You can prepare spells from the book up to your number of known spells from your class, and when you prepare a spell, it replaces one of your known spells, meaning that the total number of prepared and "active" known spells cannot exceed the original number of known spells from your class.

You cannot ritual cast spells directly from the book. A bard can ritual cast if the spell is prepared/known, but rangers, sorcerers, and warlocks do not gain the ability to ritual cast from this feat.

You can copy additional known spells into your book using the procedure given in the "Replacing the Book" section of the wizard's "Your Spellbook" sidebar, and you can copy found spells using the procedure in the "Copying a Spell into the Book" section.

I think I would call the feat Prepared Caster.
 
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Li Shenron

Legend
Very difficult question...

Perhaps one way to look at it would be, compare the resulting Sorcerer to a Wizard of the same level (rather than to a Sorcerer with a different feat), and see if they look balanced with each other. My gut feeling says they more or less would be: the Sorcerer will have the metamagic or additional slots, the Wizard will have easier ritual use and more than twice the spells known (before scribing) plus arcane recovery and one more feat.

Maybe it could be actually that the Bard will be a bit better, considering all the class feature it gets, in exchange for having originally not so many known spells.
 

FrogReaver

As long as i get to be the frog
I have no concerns. If anything, the feat is probably too weak.

Things might end up a little different. Some classes may end up better or worse with it. But it's all going to be within acceptable margins. IMO.
 

see

Pedantic Grognard
From a project of mine I've been tinkering with:


Tome Mage​

Prerequisites: Intelligence 13 or higher, Spells Known of 1st Level and Higher feature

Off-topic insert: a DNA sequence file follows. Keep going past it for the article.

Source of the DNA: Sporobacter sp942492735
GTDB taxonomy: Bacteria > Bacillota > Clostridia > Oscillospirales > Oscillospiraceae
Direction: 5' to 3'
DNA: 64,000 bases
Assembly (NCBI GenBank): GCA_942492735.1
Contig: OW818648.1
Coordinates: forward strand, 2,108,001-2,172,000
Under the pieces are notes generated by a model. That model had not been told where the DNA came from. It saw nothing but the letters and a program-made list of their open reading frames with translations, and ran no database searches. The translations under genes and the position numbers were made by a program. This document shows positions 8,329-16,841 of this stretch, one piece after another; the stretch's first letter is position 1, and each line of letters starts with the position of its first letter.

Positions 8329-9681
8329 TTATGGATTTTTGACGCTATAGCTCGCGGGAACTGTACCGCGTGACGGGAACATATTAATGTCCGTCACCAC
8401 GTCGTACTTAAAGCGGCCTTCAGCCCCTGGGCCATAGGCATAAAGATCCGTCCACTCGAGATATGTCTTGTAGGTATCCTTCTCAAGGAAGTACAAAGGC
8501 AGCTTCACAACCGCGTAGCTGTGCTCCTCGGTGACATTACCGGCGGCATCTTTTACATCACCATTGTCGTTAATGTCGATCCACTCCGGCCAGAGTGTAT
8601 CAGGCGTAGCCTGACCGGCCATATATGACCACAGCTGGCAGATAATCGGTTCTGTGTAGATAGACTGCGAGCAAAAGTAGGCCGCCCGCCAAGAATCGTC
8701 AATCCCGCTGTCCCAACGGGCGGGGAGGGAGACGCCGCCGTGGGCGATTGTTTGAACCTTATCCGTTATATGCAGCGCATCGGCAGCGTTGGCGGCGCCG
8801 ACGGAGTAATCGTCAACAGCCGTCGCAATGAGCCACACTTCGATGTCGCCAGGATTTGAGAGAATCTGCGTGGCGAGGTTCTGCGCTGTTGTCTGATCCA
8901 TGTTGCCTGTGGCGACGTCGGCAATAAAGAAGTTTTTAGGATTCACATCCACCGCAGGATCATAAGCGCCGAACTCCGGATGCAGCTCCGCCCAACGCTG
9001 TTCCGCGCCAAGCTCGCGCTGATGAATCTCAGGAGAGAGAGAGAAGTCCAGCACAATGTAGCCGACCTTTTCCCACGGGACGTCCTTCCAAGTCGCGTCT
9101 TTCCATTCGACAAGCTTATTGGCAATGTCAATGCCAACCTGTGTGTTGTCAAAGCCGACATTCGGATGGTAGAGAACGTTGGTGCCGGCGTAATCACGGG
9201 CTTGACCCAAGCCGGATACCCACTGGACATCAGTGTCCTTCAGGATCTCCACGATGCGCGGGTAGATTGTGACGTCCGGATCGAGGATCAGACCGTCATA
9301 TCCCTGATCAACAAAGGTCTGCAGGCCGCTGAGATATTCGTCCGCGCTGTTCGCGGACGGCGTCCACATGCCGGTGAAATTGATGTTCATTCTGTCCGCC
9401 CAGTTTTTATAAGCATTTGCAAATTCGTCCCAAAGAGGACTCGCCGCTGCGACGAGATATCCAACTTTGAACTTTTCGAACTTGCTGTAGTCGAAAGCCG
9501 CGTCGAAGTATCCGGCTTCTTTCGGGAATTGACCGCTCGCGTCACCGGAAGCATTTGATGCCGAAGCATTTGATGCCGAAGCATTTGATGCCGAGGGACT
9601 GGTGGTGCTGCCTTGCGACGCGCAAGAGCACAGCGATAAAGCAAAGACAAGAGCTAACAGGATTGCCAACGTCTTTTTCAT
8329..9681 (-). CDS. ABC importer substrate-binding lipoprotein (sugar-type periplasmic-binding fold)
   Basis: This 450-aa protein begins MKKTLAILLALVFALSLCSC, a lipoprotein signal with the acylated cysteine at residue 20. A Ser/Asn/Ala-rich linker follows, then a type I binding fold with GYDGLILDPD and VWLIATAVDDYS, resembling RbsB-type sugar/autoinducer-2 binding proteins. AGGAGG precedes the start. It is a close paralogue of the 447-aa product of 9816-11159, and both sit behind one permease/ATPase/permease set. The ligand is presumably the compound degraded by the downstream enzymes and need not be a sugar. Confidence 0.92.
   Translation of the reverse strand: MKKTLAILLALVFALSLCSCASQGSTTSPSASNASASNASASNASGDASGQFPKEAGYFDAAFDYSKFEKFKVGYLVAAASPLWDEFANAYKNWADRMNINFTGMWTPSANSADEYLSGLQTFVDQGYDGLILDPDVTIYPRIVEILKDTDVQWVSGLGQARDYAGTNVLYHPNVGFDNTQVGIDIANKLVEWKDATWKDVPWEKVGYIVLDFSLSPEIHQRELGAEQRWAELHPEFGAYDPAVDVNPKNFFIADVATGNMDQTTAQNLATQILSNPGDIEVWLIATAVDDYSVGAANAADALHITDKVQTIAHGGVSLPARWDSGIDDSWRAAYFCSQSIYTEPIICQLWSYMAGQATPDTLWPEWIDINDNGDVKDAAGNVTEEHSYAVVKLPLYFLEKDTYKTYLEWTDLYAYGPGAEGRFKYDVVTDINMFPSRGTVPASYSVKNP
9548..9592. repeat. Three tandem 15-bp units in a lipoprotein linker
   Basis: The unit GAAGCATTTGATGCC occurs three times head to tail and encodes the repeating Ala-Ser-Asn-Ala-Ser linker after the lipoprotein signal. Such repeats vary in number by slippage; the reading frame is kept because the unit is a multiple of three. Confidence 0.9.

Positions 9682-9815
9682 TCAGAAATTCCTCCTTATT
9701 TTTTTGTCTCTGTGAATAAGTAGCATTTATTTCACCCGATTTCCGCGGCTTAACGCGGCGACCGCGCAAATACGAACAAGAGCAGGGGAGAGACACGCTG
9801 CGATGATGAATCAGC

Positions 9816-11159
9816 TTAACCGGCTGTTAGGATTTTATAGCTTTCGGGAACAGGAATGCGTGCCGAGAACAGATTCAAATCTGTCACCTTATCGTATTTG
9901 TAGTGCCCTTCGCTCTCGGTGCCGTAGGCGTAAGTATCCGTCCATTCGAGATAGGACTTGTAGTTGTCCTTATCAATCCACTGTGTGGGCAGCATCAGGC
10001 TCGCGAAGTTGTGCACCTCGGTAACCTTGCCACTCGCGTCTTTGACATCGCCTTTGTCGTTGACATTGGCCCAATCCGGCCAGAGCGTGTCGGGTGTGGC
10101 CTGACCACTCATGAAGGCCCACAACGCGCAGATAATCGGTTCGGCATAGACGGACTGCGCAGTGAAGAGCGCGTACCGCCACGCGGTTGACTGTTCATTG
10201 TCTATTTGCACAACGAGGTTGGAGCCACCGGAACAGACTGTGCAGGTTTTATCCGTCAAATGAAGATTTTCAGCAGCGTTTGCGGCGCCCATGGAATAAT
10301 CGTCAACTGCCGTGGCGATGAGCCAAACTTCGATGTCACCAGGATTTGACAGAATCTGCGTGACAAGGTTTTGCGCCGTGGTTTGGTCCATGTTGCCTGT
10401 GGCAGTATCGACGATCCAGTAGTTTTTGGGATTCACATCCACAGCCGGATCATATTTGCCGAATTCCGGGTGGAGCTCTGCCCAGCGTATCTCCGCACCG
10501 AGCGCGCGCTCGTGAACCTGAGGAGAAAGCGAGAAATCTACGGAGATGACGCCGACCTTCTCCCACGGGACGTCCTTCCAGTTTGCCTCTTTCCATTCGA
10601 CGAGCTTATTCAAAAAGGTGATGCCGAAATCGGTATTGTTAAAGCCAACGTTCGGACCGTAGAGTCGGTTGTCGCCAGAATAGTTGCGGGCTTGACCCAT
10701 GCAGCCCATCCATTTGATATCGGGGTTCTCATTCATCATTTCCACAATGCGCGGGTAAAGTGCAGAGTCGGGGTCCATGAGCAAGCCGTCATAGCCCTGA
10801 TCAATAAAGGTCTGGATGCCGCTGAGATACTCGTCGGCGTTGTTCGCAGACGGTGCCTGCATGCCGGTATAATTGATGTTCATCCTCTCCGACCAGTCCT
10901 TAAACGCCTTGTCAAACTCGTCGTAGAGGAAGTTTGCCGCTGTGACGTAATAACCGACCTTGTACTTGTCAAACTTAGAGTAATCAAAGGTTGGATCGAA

Through intense study you have learned to partly emulate the way wizards learn and prepare spells with your magic. You gain the following benefits:
  • You gain a spellbook. It contains all your spells known, plus two additional 1st-level spells you could have selected with your Spells Known of 1st Level and Higher feature.
  • You may add additional spells that you could have selected with your Spells Known of 1st Level and Higher feature to your spellbook if you find copies of them, just as if you were a wizard adding wizard spells to a spellbook.
  • As part of a long rest, you may replace any one of your spells known with a spell in your spellbook, under the same restrictions (such as class and school) as replacing one of the spells you know upon gaining a level with your Spells Known of 1st Level and Higher feature.
  • Ritual Casting. You can cast a spell on the wizard spell list as a ritual if that spell has the ritual tag and you have the spell in your spellbook. You don’t need to have the spell be one of your spells known or prepared.


Replacing just one spell per long rest might be excessively restrictive, but it does come with two 1st level spells free and the ritual magic bennie, and my target was to have it simultaneously work for bards, sorcerers, warlocks, eldritch knights, arcane tricksters, and sidekick spellcasters.